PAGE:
A George Hamilton of Borland, married to Janet, daughter of Keith of Galston, was the second son of Sir David Hamilton of Cadzow. The family held the lands until in 1669 Hugh Hamilton of Borland left the lands to his grand-daughter Margaret, the heiress of this cadet branch of the family. Hugh Montgomerie of Prestwickshaws, a descendant of the Eglinton Montgomeries, married Margaret and sold his lands of Prestwickshaws to one Robert Wallace.
In 1577 a John Hamilton was murdered by John Turnbull of Kelsis. In 1611 William Hamilton inherited Borland from his father Patrick and in 1616 a Hugh Hamilton, with in 1650 a John Hamilton of Borland also recorded.
The Montgomeries of Borland held these lands until 1751 when the property passed to the Montgomeries of Coilsfield who together with McAdam of Waterhead were trustees and sold the lands to various parties. In 1790 the lands were purchased by the Earl of Dumfries, however by the 1860s the lands were owned by the Marquis of Bute.
William Montgomerie succeeded his father Hugh and married Anne Hamilton of Letham and in 1711 was a Commissioner of Supply for Ayrshire. John was the son of this William and became a collector of taxes did not live at Borland due to the sale of the lands by his father.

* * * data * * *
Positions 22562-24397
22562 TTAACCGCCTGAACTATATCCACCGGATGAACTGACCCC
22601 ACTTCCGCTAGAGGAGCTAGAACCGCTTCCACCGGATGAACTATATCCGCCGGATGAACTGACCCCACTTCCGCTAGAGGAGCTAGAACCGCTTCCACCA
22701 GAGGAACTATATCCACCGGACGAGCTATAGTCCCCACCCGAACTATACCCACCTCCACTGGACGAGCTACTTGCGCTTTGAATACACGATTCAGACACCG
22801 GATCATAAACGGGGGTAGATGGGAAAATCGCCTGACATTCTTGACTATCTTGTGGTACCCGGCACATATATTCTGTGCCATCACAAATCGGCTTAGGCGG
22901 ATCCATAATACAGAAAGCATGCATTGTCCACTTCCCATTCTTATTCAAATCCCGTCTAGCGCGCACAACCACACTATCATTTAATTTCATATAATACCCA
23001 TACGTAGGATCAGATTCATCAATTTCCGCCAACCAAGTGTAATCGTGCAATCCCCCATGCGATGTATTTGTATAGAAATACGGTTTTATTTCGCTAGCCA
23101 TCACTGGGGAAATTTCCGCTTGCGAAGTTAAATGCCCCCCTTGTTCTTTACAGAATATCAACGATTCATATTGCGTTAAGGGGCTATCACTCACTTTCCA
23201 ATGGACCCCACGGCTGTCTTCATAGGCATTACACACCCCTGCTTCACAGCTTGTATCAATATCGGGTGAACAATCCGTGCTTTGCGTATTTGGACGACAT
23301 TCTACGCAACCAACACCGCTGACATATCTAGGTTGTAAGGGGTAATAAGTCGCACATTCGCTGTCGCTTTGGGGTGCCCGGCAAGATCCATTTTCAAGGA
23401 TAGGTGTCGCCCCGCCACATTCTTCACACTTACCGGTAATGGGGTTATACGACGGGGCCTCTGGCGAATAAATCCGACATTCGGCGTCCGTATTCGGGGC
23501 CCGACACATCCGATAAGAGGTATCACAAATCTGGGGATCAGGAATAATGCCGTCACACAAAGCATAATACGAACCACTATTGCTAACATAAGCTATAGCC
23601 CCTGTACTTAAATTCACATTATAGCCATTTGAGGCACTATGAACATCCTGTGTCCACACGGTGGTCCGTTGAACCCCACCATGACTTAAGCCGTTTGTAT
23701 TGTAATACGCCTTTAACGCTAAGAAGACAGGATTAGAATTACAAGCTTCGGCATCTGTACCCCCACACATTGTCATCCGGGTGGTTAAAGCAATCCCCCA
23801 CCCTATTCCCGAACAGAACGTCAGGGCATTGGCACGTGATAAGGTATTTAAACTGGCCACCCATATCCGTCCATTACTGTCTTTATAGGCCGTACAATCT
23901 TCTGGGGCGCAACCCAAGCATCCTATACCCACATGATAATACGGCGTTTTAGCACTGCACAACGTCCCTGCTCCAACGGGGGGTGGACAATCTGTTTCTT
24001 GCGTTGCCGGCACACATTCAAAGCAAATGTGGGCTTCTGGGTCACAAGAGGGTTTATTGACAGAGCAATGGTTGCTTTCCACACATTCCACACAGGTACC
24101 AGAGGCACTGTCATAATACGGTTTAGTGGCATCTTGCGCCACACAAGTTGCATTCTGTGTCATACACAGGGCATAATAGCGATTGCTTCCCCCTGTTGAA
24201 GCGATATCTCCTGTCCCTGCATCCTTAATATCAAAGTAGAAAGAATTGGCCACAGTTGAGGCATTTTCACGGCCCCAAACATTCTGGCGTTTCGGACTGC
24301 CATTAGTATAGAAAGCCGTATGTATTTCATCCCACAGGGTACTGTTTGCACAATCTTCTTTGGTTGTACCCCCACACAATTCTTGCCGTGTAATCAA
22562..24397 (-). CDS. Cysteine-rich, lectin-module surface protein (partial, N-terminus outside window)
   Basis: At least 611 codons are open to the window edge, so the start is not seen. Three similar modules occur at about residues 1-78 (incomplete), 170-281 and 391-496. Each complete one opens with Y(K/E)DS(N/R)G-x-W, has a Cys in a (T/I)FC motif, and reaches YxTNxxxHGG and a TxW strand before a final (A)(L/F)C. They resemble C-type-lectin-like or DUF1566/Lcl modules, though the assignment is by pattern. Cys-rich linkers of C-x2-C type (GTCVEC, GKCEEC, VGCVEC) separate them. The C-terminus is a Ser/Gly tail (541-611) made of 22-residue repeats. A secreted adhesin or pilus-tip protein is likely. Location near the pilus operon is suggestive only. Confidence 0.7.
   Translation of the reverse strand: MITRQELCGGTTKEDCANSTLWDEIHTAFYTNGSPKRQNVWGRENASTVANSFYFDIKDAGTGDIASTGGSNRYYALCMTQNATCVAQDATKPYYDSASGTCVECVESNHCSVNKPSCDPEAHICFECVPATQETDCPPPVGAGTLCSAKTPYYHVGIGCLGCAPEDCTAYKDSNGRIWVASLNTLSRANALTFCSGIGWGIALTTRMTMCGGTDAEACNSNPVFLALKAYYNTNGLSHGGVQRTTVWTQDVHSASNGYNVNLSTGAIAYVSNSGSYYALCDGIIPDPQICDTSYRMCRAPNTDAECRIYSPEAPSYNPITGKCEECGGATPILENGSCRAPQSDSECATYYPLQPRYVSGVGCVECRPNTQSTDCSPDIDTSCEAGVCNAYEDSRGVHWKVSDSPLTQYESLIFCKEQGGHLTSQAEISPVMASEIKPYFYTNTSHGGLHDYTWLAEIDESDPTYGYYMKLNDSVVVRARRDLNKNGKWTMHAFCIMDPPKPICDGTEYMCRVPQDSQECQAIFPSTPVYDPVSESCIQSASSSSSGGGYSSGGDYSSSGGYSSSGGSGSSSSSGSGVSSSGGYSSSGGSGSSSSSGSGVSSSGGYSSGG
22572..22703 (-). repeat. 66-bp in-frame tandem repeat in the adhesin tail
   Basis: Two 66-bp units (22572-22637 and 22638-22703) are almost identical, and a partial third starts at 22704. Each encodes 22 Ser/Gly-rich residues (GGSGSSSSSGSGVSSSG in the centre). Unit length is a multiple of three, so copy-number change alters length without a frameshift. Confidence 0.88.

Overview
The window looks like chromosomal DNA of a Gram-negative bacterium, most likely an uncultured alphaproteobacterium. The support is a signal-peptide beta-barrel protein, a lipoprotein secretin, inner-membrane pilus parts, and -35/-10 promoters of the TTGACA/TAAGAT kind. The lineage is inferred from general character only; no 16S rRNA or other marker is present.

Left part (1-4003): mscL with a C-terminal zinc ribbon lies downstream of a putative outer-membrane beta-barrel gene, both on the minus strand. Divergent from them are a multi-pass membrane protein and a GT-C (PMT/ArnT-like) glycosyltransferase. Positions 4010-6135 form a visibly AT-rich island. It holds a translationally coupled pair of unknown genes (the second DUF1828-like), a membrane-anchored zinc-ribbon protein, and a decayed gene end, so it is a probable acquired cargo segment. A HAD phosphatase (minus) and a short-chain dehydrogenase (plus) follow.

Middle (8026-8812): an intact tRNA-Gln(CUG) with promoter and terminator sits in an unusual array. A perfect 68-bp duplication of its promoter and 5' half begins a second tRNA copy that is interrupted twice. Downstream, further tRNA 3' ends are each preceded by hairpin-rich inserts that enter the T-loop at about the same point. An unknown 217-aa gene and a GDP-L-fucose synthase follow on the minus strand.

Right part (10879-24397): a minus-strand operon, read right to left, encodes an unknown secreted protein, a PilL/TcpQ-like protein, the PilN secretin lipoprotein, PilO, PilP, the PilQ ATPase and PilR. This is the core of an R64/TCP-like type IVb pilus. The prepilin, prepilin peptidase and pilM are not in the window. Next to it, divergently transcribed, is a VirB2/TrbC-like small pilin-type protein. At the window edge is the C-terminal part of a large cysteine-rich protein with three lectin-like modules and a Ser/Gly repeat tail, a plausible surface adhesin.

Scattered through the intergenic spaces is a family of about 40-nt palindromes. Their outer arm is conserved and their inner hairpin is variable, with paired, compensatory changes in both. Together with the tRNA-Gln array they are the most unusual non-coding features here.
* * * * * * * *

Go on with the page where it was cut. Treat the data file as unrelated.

The Blaeu's 1654 map only indicates an important site named 'Boirland'. Moll's map appears to show Borland close to the river without naming it. Roy's military survey of 1747 only shows a 'Borland' site with a group of buildings within an enclosure and two groups of buildings nearby. Armstrong, Andrew in 1775 records only records the site of 'Borlands'. Taylor and Skinner's 1776 maps mark the 'Ruins of Borland Castle' lying close to the 38 mile stone on the Dumfries Road. Ainslie's map of 1821 records only a Borland Castle lying close to the Borland Burn. In 1832 Thomson's map shows a Borland with a Smithy Mill and dwellings marked as Chapel, Netherton and Midton. A Borland Mains is shown some distance to the west of Borland. In 1857 the Dumfries Road still ran through Borland Smithy and the site of Borland Castle is clearly marked close to the site named Castle Hill that lies next to the main line railway. Borland Mill was still in use as a corn mill and the timber mill is shown opposite Borland Mains, close to the Borland Burn although a water supply is not shown. The site of the chapel is shown.
At Borland Smithy, now East Borland Farm, a fine felstone celt was found with an oblique cutting edge. Fine ornamented clay whorls and urn fragments have also been found. In 1898 two sepulchral urns were found in the Castle Knowe.